Formerly adjacent to the Edgewater Beach Hotel, an entity that appeared seven times in my “Historic Chicago Hospitality Hopscotch” series, the Edgewater Beach Apartments display an aesthetic and history that practically call out my name. Especially now that the complex is celebrating 90 years of age, it is one that I would absolutely love to explore for myself.

Trust me when I say that I have been meaning to visit the Jane Addams Hull-House Museum for quite some time now; consequently, if I had the time to do so, I would surely utilize Open House Chicago as an apt time at which to appreciate this inspiring settlement house.

I am honestly just transfixed by the fact that this amazing site exists and will be open to the public. Call me intrigued.


Past Favorites:

Did anyone think that I would really begin my list of favorite Open House Chicago sites that I have visited in the past with anything other than a hotel? Regardless, I must give the Palmer House my highest recommendation for festival attendees, as this Hilton property represents several of the qualities that make me fascinated with historic hotels: the palpable character, flair for the dramatic in design, and ability to walk the fine line between being stupefying and attainable. In my blog post where I detailed my Open House Chicago 2017 experience, I stated that “I could not help but be in awe” of the Red Lacquer Room that was open for visitors at the time, and with the space being open this year as well, I hope that attendees will dedicate the time necessary to fully appreciate the offering. (I also just really love the color scheme of the appropriately-titled ballroom.)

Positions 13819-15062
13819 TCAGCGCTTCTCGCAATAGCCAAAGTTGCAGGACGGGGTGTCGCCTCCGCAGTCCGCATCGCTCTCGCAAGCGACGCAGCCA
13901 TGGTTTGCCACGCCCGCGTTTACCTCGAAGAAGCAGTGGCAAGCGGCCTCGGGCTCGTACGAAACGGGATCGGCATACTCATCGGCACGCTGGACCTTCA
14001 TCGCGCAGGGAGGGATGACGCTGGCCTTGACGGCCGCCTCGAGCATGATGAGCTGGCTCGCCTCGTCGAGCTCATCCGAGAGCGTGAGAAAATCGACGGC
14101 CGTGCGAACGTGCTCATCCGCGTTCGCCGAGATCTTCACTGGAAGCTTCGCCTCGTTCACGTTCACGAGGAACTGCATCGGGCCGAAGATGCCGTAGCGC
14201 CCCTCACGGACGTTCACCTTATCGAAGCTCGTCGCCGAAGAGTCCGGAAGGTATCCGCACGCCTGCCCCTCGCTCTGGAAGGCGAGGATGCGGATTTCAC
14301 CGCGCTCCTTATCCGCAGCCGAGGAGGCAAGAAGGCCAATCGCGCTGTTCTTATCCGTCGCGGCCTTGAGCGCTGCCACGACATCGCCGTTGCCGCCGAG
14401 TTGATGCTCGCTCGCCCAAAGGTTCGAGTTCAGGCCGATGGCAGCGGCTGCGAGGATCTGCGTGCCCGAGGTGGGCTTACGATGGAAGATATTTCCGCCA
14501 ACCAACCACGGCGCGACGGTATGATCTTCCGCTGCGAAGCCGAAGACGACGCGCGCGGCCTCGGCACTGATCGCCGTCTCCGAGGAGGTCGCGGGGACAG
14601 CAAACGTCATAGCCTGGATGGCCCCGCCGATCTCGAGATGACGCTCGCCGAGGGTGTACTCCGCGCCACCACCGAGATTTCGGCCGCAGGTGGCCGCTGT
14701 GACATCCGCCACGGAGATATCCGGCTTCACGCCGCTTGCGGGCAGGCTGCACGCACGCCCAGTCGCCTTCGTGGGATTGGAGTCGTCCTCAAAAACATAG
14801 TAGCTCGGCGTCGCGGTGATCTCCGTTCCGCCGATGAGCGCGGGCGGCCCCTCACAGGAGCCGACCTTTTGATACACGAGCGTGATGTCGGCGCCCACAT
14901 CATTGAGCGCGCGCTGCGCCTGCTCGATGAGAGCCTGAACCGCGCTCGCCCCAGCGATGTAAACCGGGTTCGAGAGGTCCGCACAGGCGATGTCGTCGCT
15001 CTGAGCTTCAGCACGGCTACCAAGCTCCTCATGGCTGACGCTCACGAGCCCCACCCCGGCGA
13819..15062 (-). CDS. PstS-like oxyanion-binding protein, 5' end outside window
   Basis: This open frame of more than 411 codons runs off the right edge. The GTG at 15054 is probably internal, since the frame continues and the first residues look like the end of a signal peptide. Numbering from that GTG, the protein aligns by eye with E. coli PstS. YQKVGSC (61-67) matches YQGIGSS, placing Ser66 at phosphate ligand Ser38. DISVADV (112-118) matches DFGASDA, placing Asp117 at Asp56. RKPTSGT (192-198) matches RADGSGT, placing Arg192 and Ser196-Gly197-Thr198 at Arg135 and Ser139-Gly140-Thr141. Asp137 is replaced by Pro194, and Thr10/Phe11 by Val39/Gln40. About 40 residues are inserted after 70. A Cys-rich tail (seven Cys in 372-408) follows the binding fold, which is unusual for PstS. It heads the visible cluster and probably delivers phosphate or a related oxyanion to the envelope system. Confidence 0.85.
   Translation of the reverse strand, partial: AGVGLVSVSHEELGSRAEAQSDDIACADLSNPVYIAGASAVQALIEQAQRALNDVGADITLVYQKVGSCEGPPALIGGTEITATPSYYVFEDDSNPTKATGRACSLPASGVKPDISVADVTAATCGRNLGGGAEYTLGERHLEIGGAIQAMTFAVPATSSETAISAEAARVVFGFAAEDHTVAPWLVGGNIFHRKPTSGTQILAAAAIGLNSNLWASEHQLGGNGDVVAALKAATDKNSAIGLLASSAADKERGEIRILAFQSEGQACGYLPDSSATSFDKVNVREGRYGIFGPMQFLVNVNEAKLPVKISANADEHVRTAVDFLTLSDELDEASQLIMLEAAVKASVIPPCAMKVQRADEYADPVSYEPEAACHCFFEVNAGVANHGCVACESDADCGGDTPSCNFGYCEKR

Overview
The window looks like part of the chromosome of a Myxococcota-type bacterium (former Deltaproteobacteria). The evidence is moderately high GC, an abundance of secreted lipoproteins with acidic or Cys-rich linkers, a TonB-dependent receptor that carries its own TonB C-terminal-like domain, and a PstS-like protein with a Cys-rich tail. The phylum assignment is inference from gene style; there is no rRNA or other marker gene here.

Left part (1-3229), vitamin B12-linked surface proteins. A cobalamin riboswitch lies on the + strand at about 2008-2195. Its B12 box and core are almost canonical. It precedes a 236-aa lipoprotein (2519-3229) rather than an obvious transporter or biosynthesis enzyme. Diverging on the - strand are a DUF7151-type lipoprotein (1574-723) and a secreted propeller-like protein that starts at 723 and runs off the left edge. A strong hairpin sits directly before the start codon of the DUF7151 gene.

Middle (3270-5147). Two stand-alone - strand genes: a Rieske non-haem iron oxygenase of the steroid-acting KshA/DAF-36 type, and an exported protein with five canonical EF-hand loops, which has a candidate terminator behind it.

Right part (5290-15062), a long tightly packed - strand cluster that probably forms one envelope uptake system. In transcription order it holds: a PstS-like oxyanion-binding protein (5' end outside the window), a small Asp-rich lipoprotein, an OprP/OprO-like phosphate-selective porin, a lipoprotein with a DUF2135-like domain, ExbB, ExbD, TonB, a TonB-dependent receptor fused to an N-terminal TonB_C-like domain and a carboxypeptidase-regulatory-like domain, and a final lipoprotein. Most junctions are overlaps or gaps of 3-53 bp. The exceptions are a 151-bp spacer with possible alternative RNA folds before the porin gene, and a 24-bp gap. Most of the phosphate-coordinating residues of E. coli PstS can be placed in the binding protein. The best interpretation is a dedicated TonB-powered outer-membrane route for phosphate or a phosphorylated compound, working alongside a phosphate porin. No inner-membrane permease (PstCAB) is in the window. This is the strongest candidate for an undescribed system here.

Last year, I was also fortunate enough to enter the Builder’s Building–an entity with which I was rather unfamiliar upon my entry, but found quite impressive. Being one of the first sites that I visited in 2017, being able to wander around and take in every angle of the atrium lobby of the building, including the alluring brass doors that welcome those who walk upstairs, was a wonderful way to begin the day. Finding out at a future date that the Twitter account associated with the Builders Building had followed me prior to my visit did not hurt, might I add.

To follow up on my previous listing, I must state that the first site I explored last year was Goodman Theater; just as with the Builders BLDG, the many areas of the theatre company’s space left me satisfied and all the more eager to continue exploring the city. According to my blog post from October 2017, I was able to walk through and around the Albert Ivar Goodman Theatre, Owen Theatre, the Goodman Lounge, and “the Alice” education center, all of which being immensely captivating spaces that were represented by insightful staff members.

Perhaps from the perspective of many individuals, the wait that one must bear to essentially view and take photographs of a vault door within a split second, before entering the excessively-warm vault itself, is incongruous to the benefits of utilizing such an opportunity. As my short exploration of the building proved last year, though, the stunning Art Deco lobby and pleasing exterior of the Chicago Board of Trade make the experience more than worthwhile.

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THE vault door